Copyright The International Herald Tribune
By Howard W. French
Published: October 19, 2007
SHANGHAI: Each night this week the television news has opened with images from the biggest event on China’s political calendar, the once-every-five-years congress of the Communist Party.
In a country where political cartoonists are unheard of, and a sense of humor, never mind satire, about politics doesn’t get much of an airing, it was fitting that the camera shots were mostly solemn: long slow pans over audiences seated in a giant hall draped in red, bent over their desks, taking careful notes or studiously reading the interminable texts.
It is not hard to feel sympathy for the 2,213 congress delegates.
China’s political discourse remains some of the most stultifying you’ll find anywhere, a fact made all the more strange for the startling dynamism on display almost everywhere else one looks in this country.
Much of the dutiful study this week has been of the opening speech by the country’s leader, Hu Jintao, a man with the inscrutability of a sphinx and a penchant – this may be by now a requirement for the job – for stuffy slogans that are difficult to parse.
Building a “harmonious society” through something called “scientific development” is Hu’s trademark idea, and in a long, omnibus speech he touched on so many familiar problems and goals that retaining any one thought as the centerpiece or overriding priority became a task worthy of hard study.
There is something else about congresses like these that makes the exercise seem unsettling and almost incongruous. Talk of the real work at hand – choosing the country’s next generation of leaders – is scrupulously managed, to the point of suppressing the topic altogether.
Chinese party congresses live up to the maxim that important things are decided in small meetings, and trivial things decided in large ones.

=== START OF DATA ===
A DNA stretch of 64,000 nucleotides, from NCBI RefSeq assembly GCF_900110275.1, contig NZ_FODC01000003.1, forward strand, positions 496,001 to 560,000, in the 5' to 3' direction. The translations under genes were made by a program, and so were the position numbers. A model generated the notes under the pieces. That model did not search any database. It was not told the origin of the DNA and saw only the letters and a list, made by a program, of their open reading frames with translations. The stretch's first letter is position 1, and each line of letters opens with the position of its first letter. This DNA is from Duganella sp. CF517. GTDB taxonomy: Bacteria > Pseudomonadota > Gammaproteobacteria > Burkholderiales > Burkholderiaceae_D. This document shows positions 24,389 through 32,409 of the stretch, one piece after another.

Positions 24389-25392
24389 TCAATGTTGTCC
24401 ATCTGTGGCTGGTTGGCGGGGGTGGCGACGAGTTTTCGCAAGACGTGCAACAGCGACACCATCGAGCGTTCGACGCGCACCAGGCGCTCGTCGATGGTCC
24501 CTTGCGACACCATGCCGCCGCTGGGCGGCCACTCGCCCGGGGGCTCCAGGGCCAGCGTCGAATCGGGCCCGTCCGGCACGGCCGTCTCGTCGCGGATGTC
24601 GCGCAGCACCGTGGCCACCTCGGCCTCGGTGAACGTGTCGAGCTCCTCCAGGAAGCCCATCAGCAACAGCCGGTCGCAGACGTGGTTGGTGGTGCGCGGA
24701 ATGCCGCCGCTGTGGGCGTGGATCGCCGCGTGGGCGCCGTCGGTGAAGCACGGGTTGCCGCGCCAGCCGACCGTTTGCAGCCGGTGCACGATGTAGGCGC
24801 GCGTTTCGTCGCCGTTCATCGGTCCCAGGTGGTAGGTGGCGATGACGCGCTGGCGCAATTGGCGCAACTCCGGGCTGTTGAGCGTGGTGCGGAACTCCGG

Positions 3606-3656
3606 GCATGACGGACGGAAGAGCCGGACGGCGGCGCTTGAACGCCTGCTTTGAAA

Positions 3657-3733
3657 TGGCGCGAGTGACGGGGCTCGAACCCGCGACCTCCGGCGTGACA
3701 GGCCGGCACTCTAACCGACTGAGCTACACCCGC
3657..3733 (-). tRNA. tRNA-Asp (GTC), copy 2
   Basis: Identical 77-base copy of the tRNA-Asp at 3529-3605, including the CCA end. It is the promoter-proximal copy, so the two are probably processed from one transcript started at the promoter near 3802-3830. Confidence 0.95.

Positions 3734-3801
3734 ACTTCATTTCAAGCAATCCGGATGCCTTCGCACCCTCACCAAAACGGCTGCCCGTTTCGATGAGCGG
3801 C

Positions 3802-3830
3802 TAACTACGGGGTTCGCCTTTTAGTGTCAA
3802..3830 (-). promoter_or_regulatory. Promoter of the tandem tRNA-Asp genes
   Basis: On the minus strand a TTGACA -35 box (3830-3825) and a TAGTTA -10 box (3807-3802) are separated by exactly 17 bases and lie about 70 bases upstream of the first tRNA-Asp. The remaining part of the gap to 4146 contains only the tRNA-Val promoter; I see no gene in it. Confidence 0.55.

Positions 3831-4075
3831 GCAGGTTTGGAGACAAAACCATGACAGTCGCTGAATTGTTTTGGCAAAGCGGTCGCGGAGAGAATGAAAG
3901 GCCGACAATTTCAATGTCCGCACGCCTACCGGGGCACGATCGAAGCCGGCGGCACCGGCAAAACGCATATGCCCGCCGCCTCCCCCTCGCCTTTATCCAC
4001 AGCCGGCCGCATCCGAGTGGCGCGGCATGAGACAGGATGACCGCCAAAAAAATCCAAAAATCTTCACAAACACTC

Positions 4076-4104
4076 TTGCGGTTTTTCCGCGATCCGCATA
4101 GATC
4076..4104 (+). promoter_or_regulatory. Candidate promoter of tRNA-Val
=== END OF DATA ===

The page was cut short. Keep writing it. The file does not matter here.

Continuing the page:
Accordingly, who will follow Hu in five years is being hashed out in the smokiest of political back rooms, reducing the delegates who pore over the reports before the cameras, and who will eventually vote to ratify the new leadership lineup, to the role of movie set extras.
Just to make sure that none of the rank and file get the wrong idea, and begin thinking they are actually meant to have a say, it has been reported that the delegates have been warned to follow instructions and to vote as told when the big moment comes.
This week, the Chinese magazine Caijing summed up this reality by citing comments by Deng Xiaoping, the leader in the 1980s, who said that “economic reform will not work if political reform is not keeping pace.”
The magazine then boldly asserted what many citizens, particularly in the booming cities of the east, may think as they watch political theater that owes more to the Stalinist past than it does to the mores of a self-confident and resurgent country: “At the center of political reform is democratization. Just as economic reform cannot divert from the road toward market reform, political reform cannot divert from democratization.”
Indeed, China’s leaders find themselves at an interesting moment, perhaps even a fulcrum point; their staid governing style, their reluctance to accept more openness and stronger checks on their powers and privileges, and most of all, their unwillingness to treat the public in mature rather than old-fashioned, deeply patronizing ways risks placing them increasingly out of synch with the fast evolving world of the big, rich cities.
No one is expecting an upheaval, certainly not now. What may be in store, however, is a steady erosion of legitimacy, which does not augur well for the medium and longer term.
This is what can happen, though, to authoritarian systems that constantly invoke the need for reform and never muster the courage to actually undertake it, and likewise to those who constantly promise to tackle corruption, while never actually moving beyond fingering scapegoats.
The signs of this slow fade in credibility could be heard in the voices of many Shanghai residents who were asked in sidewalk interviews this week what they make of the ongoing political show and how they see the future.
There was lots of grumbling about the high cost of food and housing, which was to be expected, but skepticism and outright disaffection loomed large, too.
A 50-year-old engineer who gave his name as David Yuan said he had paid “zero” attention to the congress, because he felt politics were beyond people’s control.
“Our lives are like bits of leaves blowing in the wind,” he said. “We can only hope to land in a good place.”
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Copyright The International Herald Tribune